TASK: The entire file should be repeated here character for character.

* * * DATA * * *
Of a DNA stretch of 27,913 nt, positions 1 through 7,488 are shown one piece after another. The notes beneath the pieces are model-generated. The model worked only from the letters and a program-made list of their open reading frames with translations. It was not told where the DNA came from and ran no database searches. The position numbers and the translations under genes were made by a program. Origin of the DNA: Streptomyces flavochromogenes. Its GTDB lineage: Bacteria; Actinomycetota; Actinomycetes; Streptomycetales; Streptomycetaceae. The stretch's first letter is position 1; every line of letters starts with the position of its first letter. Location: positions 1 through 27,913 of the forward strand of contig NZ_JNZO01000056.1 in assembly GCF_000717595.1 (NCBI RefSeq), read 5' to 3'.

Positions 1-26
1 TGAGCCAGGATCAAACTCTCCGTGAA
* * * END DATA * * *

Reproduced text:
Of a DNA stretch of 27,913 nt, positions 1 through 7,488 are shown one piece after another. The notes beneath the pieces are model-generated. The model worked only from the letters and a program-made list of their open reading frames with translations. It was not told where the DNA came from and ran no database searches. The position numbers and the translations under genes were made by a program. Origin of the DNA: Streptomyces flavochromogenes. Its GTDB lineage: Bacteria; Actinomycetota; Actinomycetes; Streptomycetales; Streptomycetaceae. The stretch's first letter is position 1; every line of letters starts with the position of its first letter. Location: positions 1 through 27,913 of the forward strand of contig NZ_JNZO01000056.1 in assembly GCF_000717595.1 (NCBI RefSeq), read 5' to 3'.

Positions 1-26
1 TGAGCCAGGATCAAACTCTCCGTGAA